History Department Response to Student Feedback
HSTY 2062 - Atlantic World in an Age of Empire (2005)
Unit Coordinator: Dr Michael McDonnell
This was the second time I taught this unit of study at the University of Sydney, a unit designed to introduce students to the new and exciting field of historical studies that falls under the heading of “Atlantic History”. Once again, though broad in scope and transnational in coverage, students seemed to find it challenging but nevertheless stimulating. This year, we had the added benefit of having Flint Duxfield take tutorials and mark many of the papers. From students’ responses, Flint was a valuable addition to the unit this year!
The number of students who completed the feedback forms was 29, of 48, or a 60% response rate. This is, of course, a statistically small sample, so the statistics below must be read in that light. The overall satisfaction rate for the unit of study, wherein students agreed or strongly agreed with the statement that they were satisfied with the quality of the unit of study, was 85%, with 15% (or 4 students) neutral.
In response to students’ comments the last time I taught this unit, I introduced a mid-semester tutorial paper which asked them to write a brief description of an “Atlantic World” site, and talk about their plans for the research essay. This exercise was designed to give students some practice in “writing up”, and some indication of whether they were on the right track for their essay. Students’ seem to have been very appreciative of this. On the evaluation forms, 73% of students felt that the feedback they received effectively supported their learning – up from a mere 30% the last time I taught this unit of study (see sample comments below, as well).
Students seemed to enjoy the lectures once again (helped, I think, by the fact I’ve become a bit more adept at finding interesting images for our powerpoint presentations!), and most really enjoyed the tutorial discussion and the small tutorial groups we were able to have (again, see sample comments below).
Two issues arose this year on the feedback forms that I will address next time I teach this unit. Some students wanted a little less reading for tutorials, and a bit more focus. They liked what they read, but sometimes felt overwhelmed by the material and the “coverage”. Sometimes this was inevitable, I think, because of the broad scope of the course, but I will try and focus the readings a bit more in future so that we can have a more contained discussion about specific topics.
Though many students said they liked the broad overview approach, several students wanted a little more “top down” history, and a little less “bottom up” history. They also wanted greater balance between the larger picture, and specific events in particular places (though some students wanted more specific case studies!). Some wanted more “geopolitics”, ideology, and more on larger power relationships. I approach this subject from a social history perspective, so I make no apologies for the focus on the kinds of people who are often “left out” of the story of the creation of the Atlantic World, but I completely agree that those stories need to be put into a better and broader context. The next time I teach this unit, I will aim to take a step back every now and again and talk about the bigger picture, and to try and slow down and look at the broad chronology under purview from time to time.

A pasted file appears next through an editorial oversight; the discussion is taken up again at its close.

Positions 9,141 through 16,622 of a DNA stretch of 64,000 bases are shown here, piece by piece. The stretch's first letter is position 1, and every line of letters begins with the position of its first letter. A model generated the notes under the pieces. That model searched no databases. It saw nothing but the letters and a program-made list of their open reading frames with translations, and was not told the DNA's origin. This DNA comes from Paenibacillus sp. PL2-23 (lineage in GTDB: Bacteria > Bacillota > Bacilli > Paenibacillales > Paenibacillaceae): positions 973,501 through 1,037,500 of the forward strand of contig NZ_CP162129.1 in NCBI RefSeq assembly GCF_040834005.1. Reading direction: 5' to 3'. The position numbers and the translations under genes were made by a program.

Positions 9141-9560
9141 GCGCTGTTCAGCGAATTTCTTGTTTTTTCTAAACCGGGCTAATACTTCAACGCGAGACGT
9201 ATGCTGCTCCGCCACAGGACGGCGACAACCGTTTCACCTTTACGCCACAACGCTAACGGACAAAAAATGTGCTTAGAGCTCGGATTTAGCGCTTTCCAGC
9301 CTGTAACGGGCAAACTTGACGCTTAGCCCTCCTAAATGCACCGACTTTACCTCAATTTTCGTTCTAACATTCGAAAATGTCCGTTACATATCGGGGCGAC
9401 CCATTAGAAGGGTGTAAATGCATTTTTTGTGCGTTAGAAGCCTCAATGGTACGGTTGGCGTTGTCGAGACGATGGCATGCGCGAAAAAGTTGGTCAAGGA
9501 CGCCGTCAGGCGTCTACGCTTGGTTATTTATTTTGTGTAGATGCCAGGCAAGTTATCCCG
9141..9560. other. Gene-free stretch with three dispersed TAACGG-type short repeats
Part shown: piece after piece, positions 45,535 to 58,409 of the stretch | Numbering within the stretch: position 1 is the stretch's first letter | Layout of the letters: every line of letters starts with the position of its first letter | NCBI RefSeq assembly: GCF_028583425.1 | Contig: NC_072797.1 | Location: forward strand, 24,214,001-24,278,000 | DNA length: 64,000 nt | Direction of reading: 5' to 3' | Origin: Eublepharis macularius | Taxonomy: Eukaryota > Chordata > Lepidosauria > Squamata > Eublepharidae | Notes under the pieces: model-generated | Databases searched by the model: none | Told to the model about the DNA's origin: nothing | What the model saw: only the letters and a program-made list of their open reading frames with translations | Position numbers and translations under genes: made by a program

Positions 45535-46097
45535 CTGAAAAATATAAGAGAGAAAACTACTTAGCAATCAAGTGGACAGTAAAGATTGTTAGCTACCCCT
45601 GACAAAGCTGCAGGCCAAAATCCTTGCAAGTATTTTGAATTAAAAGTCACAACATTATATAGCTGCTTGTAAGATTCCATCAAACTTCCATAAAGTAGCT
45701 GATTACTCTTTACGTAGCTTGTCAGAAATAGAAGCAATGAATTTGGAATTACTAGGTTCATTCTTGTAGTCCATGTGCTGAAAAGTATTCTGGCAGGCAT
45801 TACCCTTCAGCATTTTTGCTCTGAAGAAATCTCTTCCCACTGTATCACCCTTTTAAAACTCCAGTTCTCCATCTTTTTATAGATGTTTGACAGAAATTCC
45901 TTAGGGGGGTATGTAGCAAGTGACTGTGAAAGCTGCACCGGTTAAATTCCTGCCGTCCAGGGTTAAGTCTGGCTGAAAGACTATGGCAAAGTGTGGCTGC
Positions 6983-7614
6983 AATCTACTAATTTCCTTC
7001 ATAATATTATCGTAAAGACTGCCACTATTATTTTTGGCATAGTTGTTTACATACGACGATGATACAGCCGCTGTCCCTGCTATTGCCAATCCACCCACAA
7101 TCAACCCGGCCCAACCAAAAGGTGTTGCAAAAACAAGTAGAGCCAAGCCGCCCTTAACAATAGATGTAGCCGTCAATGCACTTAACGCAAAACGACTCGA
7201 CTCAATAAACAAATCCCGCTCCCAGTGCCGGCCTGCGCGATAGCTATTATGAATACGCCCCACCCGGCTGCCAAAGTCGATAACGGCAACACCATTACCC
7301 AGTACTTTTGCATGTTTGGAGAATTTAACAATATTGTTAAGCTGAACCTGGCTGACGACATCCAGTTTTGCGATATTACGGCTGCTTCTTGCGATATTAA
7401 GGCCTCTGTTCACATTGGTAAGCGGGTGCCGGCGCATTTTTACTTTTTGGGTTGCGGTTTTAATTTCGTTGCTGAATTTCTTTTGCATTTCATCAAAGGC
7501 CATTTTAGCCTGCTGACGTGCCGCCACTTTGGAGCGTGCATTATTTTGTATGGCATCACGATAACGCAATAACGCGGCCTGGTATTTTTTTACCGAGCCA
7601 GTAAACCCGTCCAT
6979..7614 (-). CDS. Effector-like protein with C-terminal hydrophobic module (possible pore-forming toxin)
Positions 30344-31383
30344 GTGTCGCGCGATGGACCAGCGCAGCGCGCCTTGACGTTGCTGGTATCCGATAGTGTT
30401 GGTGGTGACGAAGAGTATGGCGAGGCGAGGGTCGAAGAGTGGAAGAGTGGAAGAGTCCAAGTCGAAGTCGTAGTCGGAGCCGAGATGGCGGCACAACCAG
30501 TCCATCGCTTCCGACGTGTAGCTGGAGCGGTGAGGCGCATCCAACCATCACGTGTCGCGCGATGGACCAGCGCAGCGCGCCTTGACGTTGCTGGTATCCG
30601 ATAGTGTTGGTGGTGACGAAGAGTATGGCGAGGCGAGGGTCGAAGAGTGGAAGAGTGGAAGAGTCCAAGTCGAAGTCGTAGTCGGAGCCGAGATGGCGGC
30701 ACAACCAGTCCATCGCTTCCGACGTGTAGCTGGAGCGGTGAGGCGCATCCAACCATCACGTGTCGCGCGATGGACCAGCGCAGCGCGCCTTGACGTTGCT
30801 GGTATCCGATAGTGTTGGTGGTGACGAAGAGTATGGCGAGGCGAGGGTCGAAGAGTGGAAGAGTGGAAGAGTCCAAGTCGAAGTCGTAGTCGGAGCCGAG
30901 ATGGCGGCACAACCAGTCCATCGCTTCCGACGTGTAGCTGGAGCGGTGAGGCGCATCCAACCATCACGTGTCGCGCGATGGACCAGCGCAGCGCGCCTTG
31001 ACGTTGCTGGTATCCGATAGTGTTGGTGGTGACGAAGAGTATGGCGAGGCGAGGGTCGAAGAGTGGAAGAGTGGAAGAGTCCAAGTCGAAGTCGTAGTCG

Sample Student Comments
- A course like this is necessary now, when we ourselves are living in an interconnected world, so a broad approach makes us ask questions of ourselves as well as the past.
- This unit was incredibly interesting and most students seemed to be engaged
- Everyone seemed keen to learn
The course, while very broad, gives a very good overview of an extremely important aspect of history.
- I have enjoyed studying this unit because of its quality and the variation of themes explored.
- Mike always encourages us to think beyond what happened and to ask why.
- Mike and Flint were fantastic. They were clear and engaging and focused on the interesting topics.
- Good teaching, good questions and discussion. Highlights connections that other courses don’t! Keep up the good work!
Lectures and Tutorials
- Michael is a strong, diverse lecturer. He has opinions without being opinionated.
- Michael is a very good lecturer. Likewise, Flint was a very competent tutor.
- Our lecturer was clear and articulate, an effective communicator which helped me to learn.
- The lecturer obviously knew what he’s talking about, and was very effective in his teaching
- Tutorial Group D was excellent! Fun, interactive, and comfortable.
- Tutorials were really great. Flint was an excellent facilitator and discussion was actually very fruitful
Essays and Feedback
- Both tutor and lecturer were responsive and engaged
- The feedback I received for my tute paper (from Flint) was the best and most useful I have ever received.
- Long typed comments displayed a caring attitude sometimes not found in other teachers
- Thorough feedback on tute paper was much appreciated.
- Excellent analysis from Flint of my tute paper
- Latitude to construct one’s own question is a bonus
- Essays were “fun” to write
- Michael is one of the most responsive lecturers I have had at University
- Strong e-mail/webct presence meant issues were regularly raised and dealt with.
- Feedback on first assessment was MASSIVE. Lots of comments and critique which were invaluable
- Incredibly committed staff
- The way this course developed research skills was excellent – I wish I had this course before my last semester.
- Michael teaches us to question and where to look for information far better than other teachers
- The tutorial on research on the internet is an invaluable skill which helped me a lot
- Learned how to use J-Stor and other resources which gave me much better research material